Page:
The Purple praire clovers are in bud, so maybe, they will be blooming earlier than last year.  I have both the native kind and the cultivar, 'Stephanie'.

I dug out quite a few Daylilies last fall and this spring to make more room for native plants.  The milkweeds are in bud now.  I see they were in full bloom last July.

Aren't milkweed flowers beautiful?

The Short-toothed mountain mint is not as tall this year as it has been in the past.  Here's what it looked like last July.

The pollinators love Culver's root.

The Golden alexanders seedheads stay looking pretty good all season.  The plants are taller this year, and are blocking some of the plants that were taller than them the last couple of years, including this clump of culver's root.

Some plants are behind usual this year, but others are on time or a bit early.  The Wild quinine will be blooming by Saturday, but maybe not as full as this.

It's another one that the pollinators feed on frequently.

Here's what is probably the tallest plant here, Rudbeckia maxima.  That's Wild senna on the left.  I dug up about 12 seedlings that I will be giving away at the garden tour.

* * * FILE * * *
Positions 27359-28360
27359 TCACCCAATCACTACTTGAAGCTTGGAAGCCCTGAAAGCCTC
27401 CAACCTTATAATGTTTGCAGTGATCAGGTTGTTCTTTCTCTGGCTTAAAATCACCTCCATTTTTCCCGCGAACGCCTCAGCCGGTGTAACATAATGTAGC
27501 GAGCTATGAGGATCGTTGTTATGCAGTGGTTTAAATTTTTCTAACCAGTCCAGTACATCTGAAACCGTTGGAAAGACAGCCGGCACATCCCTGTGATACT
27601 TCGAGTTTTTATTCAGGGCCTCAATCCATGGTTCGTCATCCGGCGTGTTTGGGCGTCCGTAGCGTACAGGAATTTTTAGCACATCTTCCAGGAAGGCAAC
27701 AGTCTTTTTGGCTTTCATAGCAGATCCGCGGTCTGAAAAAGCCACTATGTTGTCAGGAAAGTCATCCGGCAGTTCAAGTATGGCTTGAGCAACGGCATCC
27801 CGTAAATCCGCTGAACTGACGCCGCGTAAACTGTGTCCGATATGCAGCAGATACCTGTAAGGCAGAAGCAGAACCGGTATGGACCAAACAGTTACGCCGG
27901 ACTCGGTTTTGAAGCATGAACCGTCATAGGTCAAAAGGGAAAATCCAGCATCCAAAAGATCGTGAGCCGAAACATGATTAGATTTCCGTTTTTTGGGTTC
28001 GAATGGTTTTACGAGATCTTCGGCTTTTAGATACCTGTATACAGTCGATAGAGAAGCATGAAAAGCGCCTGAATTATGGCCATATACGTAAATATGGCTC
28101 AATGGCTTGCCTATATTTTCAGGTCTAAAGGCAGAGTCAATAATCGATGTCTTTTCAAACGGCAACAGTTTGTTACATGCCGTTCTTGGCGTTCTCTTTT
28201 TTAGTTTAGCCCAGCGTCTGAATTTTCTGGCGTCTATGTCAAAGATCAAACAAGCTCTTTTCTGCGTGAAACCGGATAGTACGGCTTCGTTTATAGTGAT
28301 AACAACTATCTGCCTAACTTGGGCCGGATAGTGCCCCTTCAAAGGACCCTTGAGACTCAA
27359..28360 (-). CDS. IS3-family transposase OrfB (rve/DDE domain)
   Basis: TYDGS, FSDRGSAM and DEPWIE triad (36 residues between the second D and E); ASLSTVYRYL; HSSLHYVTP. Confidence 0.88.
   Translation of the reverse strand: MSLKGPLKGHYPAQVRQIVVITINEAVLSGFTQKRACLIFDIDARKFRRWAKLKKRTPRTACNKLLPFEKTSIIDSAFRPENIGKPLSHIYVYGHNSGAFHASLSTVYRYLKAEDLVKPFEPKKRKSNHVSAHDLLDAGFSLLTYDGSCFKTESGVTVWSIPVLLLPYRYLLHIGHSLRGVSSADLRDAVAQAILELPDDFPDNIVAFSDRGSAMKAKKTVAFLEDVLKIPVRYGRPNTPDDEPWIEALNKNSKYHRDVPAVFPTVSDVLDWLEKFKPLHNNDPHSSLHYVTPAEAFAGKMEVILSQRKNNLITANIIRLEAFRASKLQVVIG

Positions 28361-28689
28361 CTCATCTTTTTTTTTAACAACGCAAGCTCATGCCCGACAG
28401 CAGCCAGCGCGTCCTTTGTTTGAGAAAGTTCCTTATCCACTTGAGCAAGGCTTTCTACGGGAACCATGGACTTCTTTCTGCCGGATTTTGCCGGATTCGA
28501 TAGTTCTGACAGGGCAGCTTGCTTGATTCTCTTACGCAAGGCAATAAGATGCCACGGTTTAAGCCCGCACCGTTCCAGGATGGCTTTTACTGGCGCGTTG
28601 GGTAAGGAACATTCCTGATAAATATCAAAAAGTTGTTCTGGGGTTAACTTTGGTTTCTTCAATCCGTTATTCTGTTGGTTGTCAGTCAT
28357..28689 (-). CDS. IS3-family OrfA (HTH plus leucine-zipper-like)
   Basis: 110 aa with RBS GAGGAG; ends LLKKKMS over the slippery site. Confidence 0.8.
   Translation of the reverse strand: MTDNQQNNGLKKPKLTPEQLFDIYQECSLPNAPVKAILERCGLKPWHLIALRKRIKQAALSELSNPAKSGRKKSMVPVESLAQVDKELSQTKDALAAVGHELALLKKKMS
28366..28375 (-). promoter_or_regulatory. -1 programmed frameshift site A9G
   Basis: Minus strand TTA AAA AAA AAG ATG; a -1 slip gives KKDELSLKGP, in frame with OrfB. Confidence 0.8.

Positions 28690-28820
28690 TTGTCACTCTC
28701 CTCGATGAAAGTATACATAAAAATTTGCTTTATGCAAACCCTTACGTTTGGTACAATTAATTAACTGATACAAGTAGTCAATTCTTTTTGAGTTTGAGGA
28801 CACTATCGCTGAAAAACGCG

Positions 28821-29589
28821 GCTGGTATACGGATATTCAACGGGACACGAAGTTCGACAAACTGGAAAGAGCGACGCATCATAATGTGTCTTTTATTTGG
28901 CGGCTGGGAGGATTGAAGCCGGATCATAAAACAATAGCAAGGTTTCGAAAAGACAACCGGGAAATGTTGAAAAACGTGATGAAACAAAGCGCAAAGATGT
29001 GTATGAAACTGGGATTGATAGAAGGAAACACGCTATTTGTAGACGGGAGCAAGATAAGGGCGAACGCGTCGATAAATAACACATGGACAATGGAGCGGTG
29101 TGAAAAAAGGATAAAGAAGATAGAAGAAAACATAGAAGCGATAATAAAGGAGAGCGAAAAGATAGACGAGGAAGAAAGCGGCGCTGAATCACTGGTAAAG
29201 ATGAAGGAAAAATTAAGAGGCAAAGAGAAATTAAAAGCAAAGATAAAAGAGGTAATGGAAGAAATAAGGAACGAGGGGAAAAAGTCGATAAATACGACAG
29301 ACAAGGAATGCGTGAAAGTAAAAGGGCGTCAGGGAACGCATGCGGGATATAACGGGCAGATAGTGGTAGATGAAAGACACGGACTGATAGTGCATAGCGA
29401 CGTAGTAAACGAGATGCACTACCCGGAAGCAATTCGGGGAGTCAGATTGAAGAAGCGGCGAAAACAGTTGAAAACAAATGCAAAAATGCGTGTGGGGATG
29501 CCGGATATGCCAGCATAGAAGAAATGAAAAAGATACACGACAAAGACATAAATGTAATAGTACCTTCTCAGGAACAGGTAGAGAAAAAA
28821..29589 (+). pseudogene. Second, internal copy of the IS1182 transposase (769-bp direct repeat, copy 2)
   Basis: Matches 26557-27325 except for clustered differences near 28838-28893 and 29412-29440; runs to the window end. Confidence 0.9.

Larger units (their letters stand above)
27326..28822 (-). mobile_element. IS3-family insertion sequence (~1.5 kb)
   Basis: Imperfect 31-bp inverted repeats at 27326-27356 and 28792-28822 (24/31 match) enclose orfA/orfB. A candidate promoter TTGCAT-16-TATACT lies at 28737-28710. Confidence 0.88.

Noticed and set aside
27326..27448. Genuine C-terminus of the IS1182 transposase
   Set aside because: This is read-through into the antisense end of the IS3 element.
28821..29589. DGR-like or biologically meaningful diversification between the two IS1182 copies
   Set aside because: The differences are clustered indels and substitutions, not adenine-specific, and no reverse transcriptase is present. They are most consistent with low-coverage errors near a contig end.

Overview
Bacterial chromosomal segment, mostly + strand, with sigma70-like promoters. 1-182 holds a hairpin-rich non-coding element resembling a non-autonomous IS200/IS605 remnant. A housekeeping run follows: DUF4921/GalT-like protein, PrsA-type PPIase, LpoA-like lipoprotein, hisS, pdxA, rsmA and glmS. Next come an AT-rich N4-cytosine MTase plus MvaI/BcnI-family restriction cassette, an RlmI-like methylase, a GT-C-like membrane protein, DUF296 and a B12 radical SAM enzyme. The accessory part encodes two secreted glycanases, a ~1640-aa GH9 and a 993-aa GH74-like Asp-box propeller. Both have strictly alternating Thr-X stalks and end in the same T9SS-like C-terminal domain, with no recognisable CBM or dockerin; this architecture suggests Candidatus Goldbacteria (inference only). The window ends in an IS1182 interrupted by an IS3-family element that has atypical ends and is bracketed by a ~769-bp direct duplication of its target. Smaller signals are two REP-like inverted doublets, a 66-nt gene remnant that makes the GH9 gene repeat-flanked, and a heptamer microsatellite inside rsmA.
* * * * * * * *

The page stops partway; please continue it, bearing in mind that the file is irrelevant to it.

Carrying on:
I can't remember the kind of Poppy mallow this one is, but it is a taller blooming one, and not native to here.  The Gray-headed coneflowers on the right were beginning to bloom last July 7.

The Purple milkweed is in bud now, so maybe there will be some color by Saturday.

Here's a wider view, including an aster, 'Jim Crockett'.  It was named for the man whose show I used to watch, Crocket's Victory Garden.  The Purple poppy mallow plants are already blooming.

I thinned out some of the coneflowers this spring, and have moved some other things around, so this area will look a bit different this season.   I'm pretty sure the front ones are Echinacea pallida.  There are still plenty of coneflowers left, though.  I don't remember whether the white blooms are fleabane or boltonia.